Students more aware, less prepared for financial burdens of college life
Student Financial Services works to increase financial literacy among incoming high schoolers
March 26, 2012, 7:27 pm · Updated March 27, 2012, 11:10 pm·
Future generations of Penn students may be less prepared financially for college, according to a new study.
Last month, the College Savings Foundation’s third annual “How Youth Plan to Fund College” survey of more than 500 16-and-17-year-olds showed an increasing awareness of the financial burdens of college, but also an increasing gap between awareness and action.
While 74 percent of students decided they wanted to save for college, only 45 percent had taken the steps to start saving. Of those 45 percent, even fewer were aware of how much they should be saving.
Penn’s Student Financial Services is working to promote financial literacy in addition to its commitment to no-loan financial aid packages, SFS spokesperson Marlene Bruno wrote in an email.
SFS uses regional financial aid fairs, as well as aid brochures, to spread awareness about Penn’s affordability to high-school students and their families. Its website and publications feature federal and alternative loan programs and payment plans that enable students and families to spread payment out over a longer period of time.
In addition, SFS is considering implementing new financial literacy programs, such as CashCourse, an online financial education program run by the National Endowment for Financial Education.
Dean of Admissions Eric Furda said the Office of Admissions, in some cases, facilitates communication between the students and SFS. Though he said financial literacy initiatives are primarily in the hands of SFS, members of the student-run Admissions Dean’s Advisory Board have been communicating with both prospective students and SFS.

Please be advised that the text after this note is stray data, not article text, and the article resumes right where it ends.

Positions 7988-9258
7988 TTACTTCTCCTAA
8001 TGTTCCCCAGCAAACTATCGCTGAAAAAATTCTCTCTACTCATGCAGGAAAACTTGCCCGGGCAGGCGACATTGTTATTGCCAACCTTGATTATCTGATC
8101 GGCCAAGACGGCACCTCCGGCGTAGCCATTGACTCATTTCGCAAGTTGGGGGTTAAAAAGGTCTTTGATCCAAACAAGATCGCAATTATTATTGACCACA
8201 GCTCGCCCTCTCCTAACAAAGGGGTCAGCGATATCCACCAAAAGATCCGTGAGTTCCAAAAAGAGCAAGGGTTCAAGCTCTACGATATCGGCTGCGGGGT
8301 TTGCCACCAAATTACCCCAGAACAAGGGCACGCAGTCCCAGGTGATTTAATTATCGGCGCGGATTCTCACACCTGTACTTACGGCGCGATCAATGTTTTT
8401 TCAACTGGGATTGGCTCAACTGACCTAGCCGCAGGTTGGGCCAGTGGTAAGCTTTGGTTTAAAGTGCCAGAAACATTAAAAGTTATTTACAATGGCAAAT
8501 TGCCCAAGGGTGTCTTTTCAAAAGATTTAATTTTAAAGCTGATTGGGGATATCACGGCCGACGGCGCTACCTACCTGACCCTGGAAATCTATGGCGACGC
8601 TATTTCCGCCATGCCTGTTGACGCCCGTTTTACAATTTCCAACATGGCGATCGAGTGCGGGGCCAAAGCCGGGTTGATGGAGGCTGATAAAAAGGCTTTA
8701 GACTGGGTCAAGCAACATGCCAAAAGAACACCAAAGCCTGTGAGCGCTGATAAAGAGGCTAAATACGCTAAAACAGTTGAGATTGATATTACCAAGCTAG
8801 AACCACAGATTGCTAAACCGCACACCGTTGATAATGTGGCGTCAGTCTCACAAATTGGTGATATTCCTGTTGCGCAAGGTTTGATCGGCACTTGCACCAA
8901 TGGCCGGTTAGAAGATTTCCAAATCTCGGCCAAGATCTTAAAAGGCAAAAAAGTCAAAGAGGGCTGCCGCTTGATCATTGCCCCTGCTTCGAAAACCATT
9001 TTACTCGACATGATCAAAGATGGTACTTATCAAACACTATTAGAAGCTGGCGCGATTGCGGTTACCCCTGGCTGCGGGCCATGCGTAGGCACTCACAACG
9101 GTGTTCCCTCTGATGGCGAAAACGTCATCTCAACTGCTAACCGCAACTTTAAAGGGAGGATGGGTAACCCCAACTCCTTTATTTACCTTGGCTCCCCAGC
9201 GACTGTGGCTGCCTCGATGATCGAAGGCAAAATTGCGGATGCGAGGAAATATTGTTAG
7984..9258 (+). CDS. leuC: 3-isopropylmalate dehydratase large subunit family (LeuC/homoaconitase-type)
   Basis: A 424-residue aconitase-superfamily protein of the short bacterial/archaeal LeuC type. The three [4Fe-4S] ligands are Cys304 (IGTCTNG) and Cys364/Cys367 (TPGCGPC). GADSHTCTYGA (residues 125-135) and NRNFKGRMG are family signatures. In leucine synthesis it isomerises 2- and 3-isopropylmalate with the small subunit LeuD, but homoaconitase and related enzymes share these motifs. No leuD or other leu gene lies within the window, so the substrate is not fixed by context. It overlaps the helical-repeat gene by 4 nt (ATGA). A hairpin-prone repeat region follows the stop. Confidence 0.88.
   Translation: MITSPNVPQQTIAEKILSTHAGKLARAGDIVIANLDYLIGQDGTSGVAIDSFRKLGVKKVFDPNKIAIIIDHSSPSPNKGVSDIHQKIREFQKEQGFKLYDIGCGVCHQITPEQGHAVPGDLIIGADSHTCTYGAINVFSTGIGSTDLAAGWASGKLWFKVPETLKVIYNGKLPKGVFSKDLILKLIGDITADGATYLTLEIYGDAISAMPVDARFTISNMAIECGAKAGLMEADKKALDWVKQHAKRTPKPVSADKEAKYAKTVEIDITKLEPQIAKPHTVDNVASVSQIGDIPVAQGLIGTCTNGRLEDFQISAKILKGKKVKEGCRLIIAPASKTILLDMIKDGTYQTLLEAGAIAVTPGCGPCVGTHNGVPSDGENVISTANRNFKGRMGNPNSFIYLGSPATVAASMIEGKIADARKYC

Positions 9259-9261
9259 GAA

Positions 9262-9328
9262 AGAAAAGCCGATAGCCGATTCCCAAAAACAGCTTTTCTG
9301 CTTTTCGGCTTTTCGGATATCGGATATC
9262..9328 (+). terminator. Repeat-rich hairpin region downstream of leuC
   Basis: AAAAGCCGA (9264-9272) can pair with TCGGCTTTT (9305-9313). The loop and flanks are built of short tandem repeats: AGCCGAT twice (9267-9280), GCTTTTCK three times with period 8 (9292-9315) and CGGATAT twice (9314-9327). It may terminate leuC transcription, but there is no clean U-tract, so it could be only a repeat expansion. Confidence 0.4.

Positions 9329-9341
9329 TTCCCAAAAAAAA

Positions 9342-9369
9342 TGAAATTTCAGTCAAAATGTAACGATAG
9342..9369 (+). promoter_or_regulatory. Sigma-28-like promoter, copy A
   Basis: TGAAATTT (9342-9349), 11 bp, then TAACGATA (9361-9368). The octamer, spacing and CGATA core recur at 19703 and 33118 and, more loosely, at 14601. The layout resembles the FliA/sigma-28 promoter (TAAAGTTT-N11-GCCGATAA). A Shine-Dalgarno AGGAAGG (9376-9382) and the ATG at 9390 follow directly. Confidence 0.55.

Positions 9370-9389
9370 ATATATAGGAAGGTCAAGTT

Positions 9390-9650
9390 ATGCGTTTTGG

College Parents Central founder Vicki Nelson attributed the findings of the study to a lack of discussion about paying for college.
“One of the problems is students don’t know how to think about personal finances,” she said. “Many of us don’t remember that students need to learn those financial literacy skills and that it’s not automatic.”
Nelson added that the “hidden costs of college life” are something that high-school students often do not anticipate.
“High-school life often creates an unrealistic financial picture for students because most of their income is discretionary,” she said.
College sophomore Angela Hooks said the topic of financial literacy wasn’t on her radar before she came to Penn. She recalls having to teach herself financial and budgeting skills through trial and error during her freshman year.
“Penn’s probably one of the more helpful schools because SFS will go through things with you and a lot of places probably won’t make that as available,” she said.
However, she said Penn could do more to make it easier for students to understand different costs that they are billed for, as well as make it easier for students to understand their finances.
Though Penn’s financial aid package was generous enough to cover his academic needs, Engineering freshman Sainath Badugu had not anticipated spending on items like clothing and food.
“I thought I would only eat from the dining plan, but living in a city has its costs,” he said.
Tim Lear — director of college counseling at the Pingry School in Martinsville, N.J. — said incoming students should reach out to current college students as a resource to help avoid such situations.
“Coupling [existing SFS communication] with student volunteers who share their experiences and give the nuts and bolts — what they did in high school to plan costs, which employers are student-friendly — would be helpful because students are talking to other students who are going through the same thing,” he said. “There absolutely needs to be more dialogue about financial literacy.”